(Originally posted on FB)
I recently found myself at a bit of a loose end, games wise. I’d been playing a lot of Star Wars: The Old Republic, levelling through six of the eight available class storylines, and wanting to take a short break from it. I was kind of itching for a sprawling Bioware/Bethesda style RPG, and debating doing another playthrough of Dragon Age or Fallout, when I came across “Dragon’s Dogma: Dark Arisen” unplayed in my steam library. I don’t remember when I bought it, but it was probably deeply discounted during one of their sales.
The game was originally released for consoles in 2013, and later ported to the PC. It seems to have a fairly enthusiastic following, as I found from looking about online. And I had too look online, becuase otherwise I’d have no idea what was going on with it.
After a few hours of play, I have to say I can’t recall the last time I played a game so aggressively uninterested in giving me information about itself. The basic mechanics of the game are reasonably straightforward, which is good since it just drops you right in without much fanfare. The prologue has you playing a character who isn’t your avatar, but doesn’t explain much. You eventually pick up NPC party members, but the game is pretty mum on how you should evaluate these characters to join your party, and none of them are real characters in any sense, they’re just automatons. (Literally, in game. They’re called “pawns”, and they’re presented as soulless minions who only exist to serve your need.)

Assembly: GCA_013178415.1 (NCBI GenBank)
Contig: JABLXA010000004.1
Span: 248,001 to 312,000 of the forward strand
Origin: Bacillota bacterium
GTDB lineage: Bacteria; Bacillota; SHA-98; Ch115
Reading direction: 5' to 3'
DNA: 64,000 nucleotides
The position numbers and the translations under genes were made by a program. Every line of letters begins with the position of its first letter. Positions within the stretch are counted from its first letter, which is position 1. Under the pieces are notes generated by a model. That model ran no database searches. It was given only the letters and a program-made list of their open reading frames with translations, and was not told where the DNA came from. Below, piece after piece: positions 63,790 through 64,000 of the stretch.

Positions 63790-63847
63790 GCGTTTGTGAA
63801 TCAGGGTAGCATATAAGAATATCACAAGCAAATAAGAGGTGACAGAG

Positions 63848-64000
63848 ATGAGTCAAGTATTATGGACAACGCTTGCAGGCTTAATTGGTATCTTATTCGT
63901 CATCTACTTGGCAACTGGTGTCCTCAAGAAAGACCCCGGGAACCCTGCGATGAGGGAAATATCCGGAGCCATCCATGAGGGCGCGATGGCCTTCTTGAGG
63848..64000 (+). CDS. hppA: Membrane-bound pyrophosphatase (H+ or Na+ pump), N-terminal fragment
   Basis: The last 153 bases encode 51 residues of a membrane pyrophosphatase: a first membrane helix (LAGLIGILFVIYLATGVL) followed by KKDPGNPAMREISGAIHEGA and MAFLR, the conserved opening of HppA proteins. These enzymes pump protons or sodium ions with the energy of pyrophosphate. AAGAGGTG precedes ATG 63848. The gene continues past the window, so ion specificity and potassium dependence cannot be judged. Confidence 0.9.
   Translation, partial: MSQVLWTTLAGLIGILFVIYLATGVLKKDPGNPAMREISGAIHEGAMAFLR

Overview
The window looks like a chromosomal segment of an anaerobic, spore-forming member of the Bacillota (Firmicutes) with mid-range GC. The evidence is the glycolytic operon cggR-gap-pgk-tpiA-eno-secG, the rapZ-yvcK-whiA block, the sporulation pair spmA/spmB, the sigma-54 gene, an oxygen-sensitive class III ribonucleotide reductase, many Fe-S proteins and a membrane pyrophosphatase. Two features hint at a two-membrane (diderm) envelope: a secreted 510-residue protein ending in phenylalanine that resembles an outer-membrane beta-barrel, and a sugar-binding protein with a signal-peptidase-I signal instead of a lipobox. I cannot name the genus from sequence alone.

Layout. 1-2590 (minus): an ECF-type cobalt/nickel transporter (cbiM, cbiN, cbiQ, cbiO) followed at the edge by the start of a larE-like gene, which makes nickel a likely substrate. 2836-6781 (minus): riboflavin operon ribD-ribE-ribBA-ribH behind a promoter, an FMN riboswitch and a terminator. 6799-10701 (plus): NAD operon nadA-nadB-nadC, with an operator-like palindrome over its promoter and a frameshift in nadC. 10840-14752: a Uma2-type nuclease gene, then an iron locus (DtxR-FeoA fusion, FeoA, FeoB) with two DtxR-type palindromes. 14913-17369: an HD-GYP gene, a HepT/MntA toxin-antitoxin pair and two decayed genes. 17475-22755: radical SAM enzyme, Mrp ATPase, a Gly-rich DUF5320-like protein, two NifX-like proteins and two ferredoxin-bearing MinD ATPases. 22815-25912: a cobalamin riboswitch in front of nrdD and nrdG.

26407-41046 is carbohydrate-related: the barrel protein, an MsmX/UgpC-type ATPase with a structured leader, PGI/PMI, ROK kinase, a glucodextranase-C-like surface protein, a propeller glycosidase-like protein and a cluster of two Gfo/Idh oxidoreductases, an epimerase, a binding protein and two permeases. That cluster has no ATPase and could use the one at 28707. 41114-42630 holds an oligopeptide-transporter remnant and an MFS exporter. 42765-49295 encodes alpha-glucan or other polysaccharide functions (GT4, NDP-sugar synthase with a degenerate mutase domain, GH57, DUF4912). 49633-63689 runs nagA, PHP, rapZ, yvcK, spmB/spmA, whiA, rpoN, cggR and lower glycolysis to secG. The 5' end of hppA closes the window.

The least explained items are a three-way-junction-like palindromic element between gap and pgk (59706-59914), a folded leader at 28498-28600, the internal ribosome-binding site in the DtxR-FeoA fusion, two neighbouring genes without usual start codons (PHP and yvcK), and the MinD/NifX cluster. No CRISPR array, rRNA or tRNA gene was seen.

The user interface makes it hard to find anything, and there’s no way to tell if an area or a foe are appropriate to your level, short of charging in and seeing if you get your butt handed back to you. Conversations with NPCs are stilted, between the frankly awful voice-acting and the fact that you never actually respond to anything said to you. They react to you as *if* you said something, but it’s not like there was dialogue to choose that shapes the responses. They just say something, and you hit enter, and they say something else.
A friend I trust tells me the story is ultimately worth it, but I’m afraid that it’s just not engaging me. I might give it another try later, but I think for now I’m going to set it aside.